Moderation and mindful consumption are here to stay. These 9 tips will ensure the alcohol-free cocktail recipes you create will have the same wow-factor as their traditional counterparts.
1. Don’t neglect the role of texture.
Texture can also be described as mouthfeel, and it’s a key part of the cocktail experience. While spirits have their own textures, the most prominent textures that are experienced in a cocktail come from the sweetener. Aside from liqueurs, the most common is 1:1 simple syrup. Other basic syrups include 2:1 rich simple syrup, honey syrup, demerara syrup, and maple syrup. Not only will these syrups give your non-alcoholic drink its own mouthfeel, but they’ll add layers of nuanced flavor.
An under-appreciated method to add texture to a non-alcoholic cocktail is to use an egg white. You’ll see this technique in classics like the Whiskey Sour, Ramos Gin Fizz, and Clover Club. To incorporate egg white, first dry shake your cocktail (no ice), then add the ice and shake again.
2. Understand how temperature affects flavor.
If you’re using club soda, tonic, syrup, etc., make sure that the ingredient is chilled. If you’re not serving the zero-proof cocktail on ice, chill your glassware. Cold cocktails are not only more enjoyable, but temperature also affects your perception of sweetness.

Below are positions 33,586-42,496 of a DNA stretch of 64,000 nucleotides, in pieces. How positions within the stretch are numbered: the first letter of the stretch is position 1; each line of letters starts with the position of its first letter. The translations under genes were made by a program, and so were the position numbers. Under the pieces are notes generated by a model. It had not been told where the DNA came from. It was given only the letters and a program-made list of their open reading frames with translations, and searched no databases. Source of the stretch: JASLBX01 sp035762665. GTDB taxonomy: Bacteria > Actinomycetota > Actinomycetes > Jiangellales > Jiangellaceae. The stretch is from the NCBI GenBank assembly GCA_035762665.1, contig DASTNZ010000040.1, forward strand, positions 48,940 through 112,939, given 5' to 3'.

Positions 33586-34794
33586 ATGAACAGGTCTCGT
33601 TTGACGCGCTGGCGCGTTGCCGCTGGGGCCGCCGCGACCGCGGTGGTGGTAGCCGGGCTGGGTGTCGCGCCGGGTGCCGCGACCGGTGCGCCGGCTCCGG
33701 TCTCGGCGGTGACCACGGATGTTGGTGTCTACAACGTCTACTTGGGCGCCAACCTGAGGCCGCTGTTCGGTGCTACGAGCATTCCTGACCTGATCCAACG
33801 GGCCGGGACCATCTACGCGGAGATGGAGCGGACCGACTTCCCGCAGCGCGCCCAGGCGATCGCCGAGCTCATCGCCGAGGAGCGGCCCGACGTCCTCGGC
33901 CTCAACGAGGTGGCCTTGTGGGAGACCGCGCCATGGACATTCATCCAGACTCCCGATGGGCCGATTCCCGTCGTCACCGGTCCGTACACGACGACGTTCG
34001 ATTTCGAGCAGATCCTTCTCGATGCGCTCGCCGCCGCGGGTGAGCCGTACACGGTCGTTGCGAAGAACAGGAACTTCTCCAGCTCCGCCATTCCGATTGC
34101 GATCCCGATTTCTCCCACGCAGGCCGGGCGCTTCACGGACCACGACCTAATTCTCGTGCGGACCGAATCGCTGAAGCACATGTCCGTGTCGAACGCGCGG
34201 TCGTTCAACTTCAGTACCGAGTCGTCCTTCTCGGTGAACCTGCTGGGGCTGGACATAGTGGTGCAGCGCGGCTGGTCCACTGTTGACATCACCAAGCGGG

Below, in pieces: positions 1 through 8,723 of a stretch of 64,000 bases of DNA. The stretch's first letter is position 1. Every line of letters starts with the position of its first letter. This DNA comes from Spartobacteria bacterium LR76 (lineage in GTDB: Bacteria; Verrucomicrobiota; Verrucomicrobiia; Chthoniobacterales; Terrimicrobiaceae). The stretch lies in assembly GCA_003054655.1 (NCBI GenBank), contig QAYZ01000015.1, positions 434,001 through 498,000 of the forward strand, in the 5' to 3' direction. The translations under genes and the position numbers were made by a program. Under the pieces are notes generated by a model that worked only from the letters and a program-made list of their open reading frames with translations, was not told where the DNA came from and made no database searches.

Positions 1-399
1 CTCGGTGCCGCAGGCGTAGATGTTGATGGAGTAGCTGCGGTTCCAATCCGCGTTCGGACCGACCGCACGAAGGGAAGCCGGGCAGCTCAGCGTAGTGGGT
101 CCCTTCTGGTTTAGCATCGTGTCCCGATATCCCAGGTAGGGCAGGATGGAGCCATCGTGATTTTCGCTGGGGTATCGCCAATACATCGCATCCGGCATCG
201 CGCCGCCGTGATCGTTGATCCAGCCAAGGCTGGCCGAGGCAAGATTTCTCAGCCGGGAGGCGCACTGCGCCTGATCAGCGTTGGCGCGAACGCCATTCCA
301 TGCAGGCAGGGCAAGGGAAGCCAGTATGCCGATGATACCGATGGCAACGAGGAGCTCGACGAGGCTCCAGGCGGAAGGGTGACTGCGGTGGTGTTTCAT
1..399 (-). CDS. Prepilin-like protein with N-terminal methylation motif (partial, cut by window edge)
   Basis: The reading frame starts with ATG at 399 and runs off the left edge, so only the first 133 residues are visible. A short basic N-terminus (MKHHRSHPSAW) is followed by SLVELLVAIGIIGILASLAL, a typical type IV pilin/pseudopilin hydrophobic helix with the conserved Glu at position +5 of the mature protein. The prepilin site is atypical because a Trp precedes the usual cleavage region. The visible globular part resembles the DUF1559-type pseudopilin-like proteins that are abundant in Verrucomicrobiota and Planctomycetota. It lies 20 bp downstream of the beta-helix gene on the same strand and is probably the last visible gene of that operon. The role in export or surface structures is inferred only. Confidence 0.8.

3. Flavored syrups open up possibilities.
Whether you make them on your own or purchase bottled syrups, this is a simple way to expand the flavor possibilities. If you’re making homemade syrups, refer to books like the Death & Co. Cocktail Codex and Dave Arnold’s classic, Liquid Intelligence to polish your extraction and infusion techniques.
Classic flavor combos like rosemary grapefruit, chili mango, and lemon basil are easy templates to follow—pair an herb or spice with a fruit. Again, Cocktail Codex has some great guides on syrups that’ll ensure you extract the most desirable flavor.
Some of my favorite cocktail syrups are made by Liber & Co., Portland Syrups, and Iconic Cocktail Company. If you’re looking for a replacement for St. Germain, I recommend Belvoir Fruit Farm Elderflower Cordial, which also comes in an Elderflower and Rose option. If you’re more of a fan of bitter, check out Giffard’s Aperitif Syrup. I use Giffard’s in my recipe for the best non-alcoholic negroni. If tonic syrups are more of your thing, check out my ultimate review of 19 tonic syrups.